However, altering the shutter speed has lots of benefits. Slow shutter speeds can be used to add artistic motion blur (e.g. for moving water or car tail lights at night), whereas fast shutter speeds are useful for capturing fast moving targets (e.g. sports or animals). The problem with slow shutter speeds is that it increases the chances of camera shake, which is one of the reasons that some phones include Optical Image Stabilization.
Focus – As the light travels through the lens in a camera, it passes through all areas of the lens and is refracted. Coming out of the lens, the light starts to converge and the spot where all the light converges is called the focal point, where the image is clear. The focal point can be changed by moving the lens slightly and this is how we focus images before taking a photo. In manual mode many cameras also give you manual control over the focus. With manual focus you have fine grain control over the focal point, which can be useful in some situations.
White Balance – The color of an object is determined partly by the lighting conditions. An object might appear white when viewed in sunlight, or it will have a different hue when lit by candles or on an overcast day. Candlelight and tungsten lights are towards the warmer end of the light spectrum, meaning they have a definite red tint. To compensate, the white balance setting will alter the color temperature towards blue to balance the whites. At the other end, the camera does the opposite, moving the color temperature towards red. When the white balance is set to auto then the camera measures the overall color temperature and applies the relevant white balance. When setting a manual white balance you choose the color temperature compensation from a set of presets like Cloudy, Sunny, Fluorescent light and Incandescent light. You can also set the white balance in Kelvin.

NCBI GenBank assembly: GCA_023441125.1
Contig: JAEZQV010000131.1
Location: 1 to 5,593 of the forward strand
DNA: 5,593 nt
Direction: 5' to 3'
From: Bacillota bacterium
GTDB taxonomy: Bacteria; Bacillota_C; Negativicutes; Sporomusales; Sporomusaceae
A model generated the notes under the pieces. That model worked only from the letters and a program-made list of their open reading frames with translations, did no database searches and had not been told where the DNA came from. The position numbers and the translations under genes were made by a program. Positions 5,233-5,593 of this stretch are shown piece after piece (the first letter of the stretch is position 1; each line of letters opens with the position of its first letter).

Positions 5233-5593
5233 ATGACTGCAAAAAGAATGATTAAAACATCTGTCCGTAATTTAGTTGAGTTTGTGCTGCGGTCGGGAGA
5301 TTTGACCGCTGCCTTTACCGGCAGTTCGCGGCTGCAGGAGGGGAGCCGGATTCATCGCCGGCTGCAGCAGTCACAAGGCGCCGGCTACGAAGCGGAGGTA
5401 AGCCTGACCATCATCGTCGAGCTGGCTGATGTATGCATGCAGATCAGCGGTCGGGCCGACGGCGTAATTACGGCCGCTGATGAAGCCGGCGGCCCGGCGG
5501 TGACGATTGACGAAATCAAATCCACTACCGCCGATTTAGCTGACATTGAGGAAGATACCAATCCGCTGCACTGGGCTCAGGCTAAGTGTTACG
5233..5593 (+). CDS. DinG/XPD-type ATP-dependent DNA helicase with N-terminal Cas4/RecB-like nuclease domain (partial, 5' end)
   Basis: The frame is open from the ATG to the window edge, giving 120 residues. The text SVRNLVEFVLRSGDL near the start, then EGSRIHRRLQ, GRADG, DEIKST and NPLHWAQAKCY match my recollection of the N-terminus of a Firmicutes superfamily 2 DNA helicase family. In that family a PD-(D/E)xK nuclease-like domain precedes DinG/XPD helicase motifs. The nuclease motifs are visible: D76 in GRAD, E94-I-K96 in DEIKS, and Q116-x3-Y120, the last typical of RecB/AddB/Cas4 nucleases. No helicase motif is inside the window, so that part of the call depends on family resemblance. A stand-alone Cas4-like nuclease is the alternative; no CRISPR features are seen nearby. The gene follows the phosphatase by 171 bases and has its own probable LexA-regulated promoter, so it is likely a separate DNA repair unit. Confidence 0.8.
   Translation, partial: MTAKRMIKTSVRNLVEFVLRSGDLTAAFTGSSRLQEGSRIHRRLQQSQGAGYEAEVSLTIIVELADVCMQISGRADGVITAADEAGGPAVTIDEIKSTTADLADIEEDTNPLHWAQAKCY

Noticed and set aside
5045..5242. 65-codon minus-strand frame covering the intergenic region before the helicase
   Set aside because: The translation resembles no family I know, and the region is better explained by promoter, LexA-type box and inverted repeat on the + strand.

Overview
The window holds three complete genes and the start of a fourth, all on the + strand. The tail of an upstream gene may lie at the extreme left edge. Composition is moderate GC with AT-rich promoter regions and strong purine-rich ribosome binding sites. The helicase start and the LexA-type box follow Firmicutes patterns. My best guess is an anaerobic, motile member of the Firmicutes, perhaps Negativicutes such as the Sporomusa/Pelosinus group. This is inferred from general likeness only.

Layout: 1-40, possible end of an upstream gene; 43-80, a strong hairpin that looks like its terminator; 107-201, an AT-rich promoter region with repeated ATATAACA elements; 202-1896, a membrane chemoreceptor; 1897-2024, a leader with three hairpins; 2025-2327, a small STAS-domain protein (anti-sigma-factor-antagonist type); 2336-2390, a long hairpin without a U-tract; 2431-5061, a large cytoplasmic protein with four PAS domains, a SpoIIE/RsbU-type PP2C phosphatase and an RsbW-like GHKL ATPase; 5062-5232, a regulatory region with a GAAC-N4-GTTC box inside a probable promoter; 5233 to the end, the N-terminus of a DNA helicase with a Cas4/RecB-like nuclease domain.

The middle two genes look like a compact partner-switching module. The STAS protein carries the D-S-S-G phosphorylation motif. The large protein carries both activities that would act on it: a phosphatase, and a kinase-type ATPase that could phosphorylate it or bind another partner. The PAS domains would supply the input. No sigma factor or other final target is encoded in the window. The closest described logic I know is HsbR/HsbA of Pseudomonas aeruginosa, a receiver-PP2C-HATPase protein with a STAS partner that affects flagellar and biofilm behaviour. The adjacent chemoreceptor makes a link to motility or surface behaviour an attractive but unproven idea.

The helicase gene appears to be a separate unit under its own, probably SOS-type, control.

Bonus: Aperture – Smartphones have a fixed aperture lens, meaning the aperture cannot be changed. Nevertheless, knowing what the aperture on your smartphone camera does is still useful. Aperture is the size of the hole letting light onto the sensor: the smaller the hole the less light can come through, whereas the larger the hole the more light hits the sensor. Cameras with a wider aperture lens (a low f-stop number, like f/1.8) typically perform better in low light situations.
If your mobile phone camera app doesn't have a manual mode, you don't need to worry. Here is a list of external apps which you can download in your smartphones and start using Manual Modes:
Android Photography Apps:
1. Camera FV 5: https://play.google.com/store/apps/de...
2. Footej Camera: https://play.google.com/store/apps/de...
3. Microsoft Hyperlapse Mobile: https://play.google.com/store/apps/de...
4. Lapse It • Time Lapse Camera: https://play.google.com/store/apps/de...
6. Lightroom: https://play.google.com/store/apps/de...
iOS Photography Apps:
1. Camera+: https://itunes.apple.com/us/app/camer...
2. Manual: https://itunes.apple.com/us/app/manua...
3. ProCamera: https://itunes.apple.com/us/app/proca...
5. Lightroom: https://itunes.apple.com/in/app/adobe...